06 Sep - 08 Nov 2008
Jonas Burgert divides the artistic community. In one camp, devoted fans consider that after long years of theoretical overload they have been vindicated in their conception of art as sensory experience beyond the reach of logic; in the other, entrenched opponents see art’s reversion to historicist and diffusely psychologistic allusions as a betrayal of Modernism.
Unquestionably, art with history in its rear-view mirror has arrived. Setting the pace is Neo Rauch, who – rather in the spirit of the Renaissance – stylizes the ruins of a socialist world slumped in melancholy decay, with aimlessly roaming figures that do not belong to it, and Jonathan Meese, who deploys the trash of history with its gory myths, power players and spiritual heroes as the stage on which his cryptic scenes are enacted. And then there are the many contenders haunting the borders of kitsch to invoke nostalgia and the romantic beauty of bygone days – reduced in Matthias Weischer’s case to the elegiac simplicity of his depiction of interiors. In a sense, all this is appropriation art, which – after the borrowings from/adaption of modern everyday culture by artists like Jeff Koons, Richard Prince and Barbara Kruger – now has recourse to historical and art-historical topics/facets/issues long believed to have been definitively discarded.
This, then, is more or less the starting basis – and approximation is inevitable, given the diversity of postmodernist thinking – when focusing on the art of Jonas Burgert. He is a protagonist of an approach which studiously avoids reference to current issues in society and cultural theory thereby actually drawing attention to them.
In his catalogue essay accompanying the Geschichtenerzähler [Storytellers] exhibition at the Hamburger Kunsthalle (2005), Christoph Heinrich suggests that to appreciate Jonas Burgert one needs to be a lover of opera, of that intricate web of music and words, visuals and atmosphere and character and emotion, born on the cusp between Renaissance and Baroque, a public event in which people sing at each other as they wage war, and pontificate endlessly on what is moral, or on Ultimate Truths. I have no problem with opera being pigeonholed between Renaissance und Baroque, nor with the notion that Jonas Burgert – comparable here with Meese but unlike Rauch – is seeking to free up a space for his own performance. But I do find it strange that Heinrich here adduces opera at all. Turning away as it does from the worldly to the sublime, and actually originating in the period round 1600, opera as I understand it is a Baroque form of expression. Burgert’s work picks up on strands of Late Renaissance thought, particularly Mannerism, from the end of the 15th and the 16th century, and on the work of the principal artists concerned: Hieronymus Bosch, Pieter Brueghel the Elder and El Greco, all of whom brought the Dionysian principle of a chaotic, orgiastic universe into direct confrontation with the Apolline values of the classical Renaissance. The grotesque, the distorted, the gestic provide the subject-matter of this art; the stages on which it plays are the commedia dell’ arte and the Carnival. The principal roles in it go to the garrulous and the wily, victims and villains, the downtrodden, the guilt-ridden and the wretched, demons, harlequins, fools, animal-humans and human-animals. And the two principal dramas constituting the repertoire of this theatrum mundi of an inverted, topsy-turvy world are: the Apocalypse and the Last Judgment.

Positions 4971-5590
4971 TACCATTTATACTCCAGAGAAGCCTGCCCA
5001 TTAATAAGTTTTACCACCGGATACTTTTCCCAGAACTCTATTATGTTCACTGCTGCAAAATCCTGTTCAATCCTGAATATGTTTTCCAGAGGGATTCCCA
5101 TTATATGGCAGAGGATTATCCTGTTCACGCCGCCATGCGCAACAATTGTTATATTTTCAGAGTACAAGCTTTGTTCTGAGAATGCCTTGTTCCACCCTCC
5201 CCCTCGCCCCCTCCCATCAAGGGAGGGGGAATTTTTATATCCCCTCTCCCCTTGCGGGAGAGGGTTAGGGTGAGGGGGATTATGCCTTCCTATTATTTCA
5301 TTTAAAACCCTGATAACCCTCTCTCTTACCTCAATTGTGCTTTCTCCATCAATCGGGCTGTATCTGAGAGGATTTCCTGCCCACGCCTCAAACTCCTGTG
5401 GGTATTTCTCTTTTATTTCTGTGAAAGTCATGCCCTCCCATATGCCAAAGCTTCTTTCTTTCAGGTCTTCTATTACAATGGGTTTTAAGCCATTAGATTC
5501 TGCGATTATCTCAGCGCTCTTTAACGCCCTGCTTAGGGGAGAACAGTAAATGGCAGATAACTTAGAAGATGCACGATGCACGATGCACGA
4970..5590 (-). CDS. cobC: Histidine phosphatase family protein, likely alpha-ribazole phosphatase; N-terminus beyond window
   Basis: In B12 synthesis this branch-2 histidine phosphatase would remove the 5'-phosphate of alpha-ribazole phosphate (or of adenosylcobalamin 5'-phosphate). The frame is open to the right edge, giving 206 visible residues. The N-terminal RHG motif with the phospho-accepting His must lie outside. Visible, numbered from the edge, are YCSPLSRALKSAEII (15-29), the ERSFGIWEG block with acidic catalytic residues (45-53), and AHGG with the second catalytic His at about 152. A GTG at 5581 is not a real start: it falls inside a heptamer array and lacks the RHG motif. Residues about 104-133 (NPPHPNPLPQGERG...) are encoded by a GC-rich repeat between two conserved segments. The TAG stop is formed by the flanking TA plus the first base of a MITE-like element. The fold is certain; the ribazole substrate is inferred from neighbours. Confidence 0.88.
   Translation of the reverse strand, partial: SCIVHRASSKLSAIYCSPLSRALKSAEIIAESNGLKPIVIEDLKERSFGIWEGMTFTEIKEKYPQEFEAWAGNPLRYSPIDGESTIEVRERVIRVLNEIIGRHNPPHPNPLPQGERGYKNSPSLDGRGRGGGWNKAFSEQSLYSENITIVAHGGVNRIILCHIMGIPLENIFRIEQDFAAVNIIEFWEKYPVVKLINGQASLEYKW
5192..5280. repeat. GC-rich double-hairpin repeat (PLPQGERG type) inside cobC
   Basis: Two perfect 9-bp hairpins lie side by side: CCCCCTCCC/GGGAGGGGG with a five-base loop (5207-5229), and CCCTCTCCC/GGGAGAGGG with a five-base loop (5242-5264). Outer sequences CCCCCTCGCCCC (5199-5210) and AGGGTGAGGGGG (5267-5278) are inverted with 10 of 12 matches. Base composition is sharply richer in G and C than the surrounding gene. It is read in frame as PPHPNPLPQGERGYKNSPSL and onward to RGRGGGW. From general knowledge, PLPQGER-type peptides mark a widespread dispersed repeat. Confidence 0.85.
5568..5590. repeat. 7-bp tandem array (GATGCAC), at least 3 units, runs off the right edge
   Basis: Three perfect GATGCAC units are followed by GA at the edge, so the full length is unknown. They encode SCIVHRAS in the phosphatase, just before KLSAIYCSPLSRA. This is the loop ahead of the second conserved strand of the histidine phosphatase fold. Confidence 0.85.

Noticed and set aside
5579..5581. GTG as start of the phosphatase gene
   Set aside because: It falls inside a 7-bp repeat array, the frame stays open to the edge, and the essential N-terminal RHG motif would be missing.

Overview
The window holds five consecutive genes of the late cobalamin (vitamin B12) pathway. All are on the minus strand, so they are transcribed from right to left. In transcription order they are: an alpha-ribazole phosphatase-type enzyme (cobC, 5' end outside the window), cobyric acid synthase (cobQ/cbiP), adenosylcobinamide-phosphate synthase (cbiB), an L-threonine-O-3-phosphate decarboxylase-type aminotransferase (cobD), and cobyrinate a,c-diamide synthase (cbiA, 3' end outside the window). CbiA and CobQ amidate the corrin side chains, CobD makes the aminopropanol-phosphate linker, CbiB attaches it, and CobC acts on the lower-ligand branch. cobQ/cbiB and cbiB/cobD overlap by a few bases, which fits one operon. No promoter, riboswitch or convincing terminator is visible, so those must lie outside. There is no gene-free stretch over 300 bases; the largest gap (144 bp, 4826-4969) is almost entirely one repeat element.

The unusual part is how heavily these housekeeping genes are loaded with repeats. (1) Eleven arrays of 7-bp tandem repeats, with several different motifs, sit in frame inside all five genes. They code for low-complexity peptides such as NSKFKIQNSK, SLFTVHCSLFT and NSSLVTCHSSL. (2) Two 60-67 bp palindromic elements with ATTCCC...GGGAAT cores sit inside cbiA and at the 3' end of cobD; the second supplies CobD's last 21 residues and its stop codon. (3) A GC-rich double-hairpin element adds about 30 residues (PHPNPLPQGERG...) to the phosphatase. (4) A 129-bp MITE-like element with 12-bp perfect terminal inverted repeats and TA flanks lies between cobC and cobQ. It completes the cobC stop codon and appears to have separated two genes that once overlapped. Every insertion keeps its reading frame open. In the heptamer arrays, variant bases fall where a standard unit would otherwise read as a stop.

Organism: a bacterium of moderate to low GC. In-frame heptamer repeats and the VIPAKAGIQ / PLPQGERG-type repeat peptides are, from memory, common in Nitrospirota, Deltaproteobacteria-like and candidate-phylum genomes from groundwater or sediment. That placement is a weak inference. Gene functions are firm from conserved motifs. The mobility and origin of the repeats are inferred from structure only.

Jonas Burgert is not a history painter, and his studies of the grotesque are not social criticism. It was some time ago that the grotesque came forward from its original position on the margins, as counter-culture, to occupy the centre of a society in love with spectacle, there to be taken over completely and become the property of inscrutable hierarchies and exploitative systems. The artist’s œuvre as a life’s work? – forgotten. Artists of today’s generation see themselves as the cool-headed strategists behind the operating system Art, that regard the new no longer as the utopia of a better and juster world, but as a criterion of the success of a global culture industry, with its art fairs and auctions month after month, over 50 biennales and triennales, and its plethora of touring exhibitions on view at museums and exhibition centers. The artists conform to the trends or resist them – which of course is when they become sought-after victims.
It is not possible to detach Burgert’s work from its context in the art business, and yet the artist himself seems unimpressed. He is without hang-ups, easygoing, has a pleasant manner and plenty of self-confidence, and could not care less about marketing strategies or the emotions of people who look at his pictures. His anachronistic references to the wild fantasies of the grotesque have put him in a position to run his affairs at a distance from the current debate on social practice. He represents a young generation which repudiates our society’s pressure for functional conformity and success, withdrawing instead into worlds that it defines for itself. Burgert made his decision on artistic grounds, and on that account the pronouncement in the Book of Revelation may set him in perspective: “So then because thou art lukewarm, and neither cold nor hot, I will spue thee out of my mouth.” Lukewarm Jonas Burgert emphatically is not; his internal thermostat (to adapt a remark made by Werner Büttner about his friend, that exemplar of an outsider, Martin Kippenberger) lacks an intermediate setting.
Harald Falckenberg (first published in: Jonas Burgert, exhibition catalogue, Produzentengalerie Hamburg, 2006)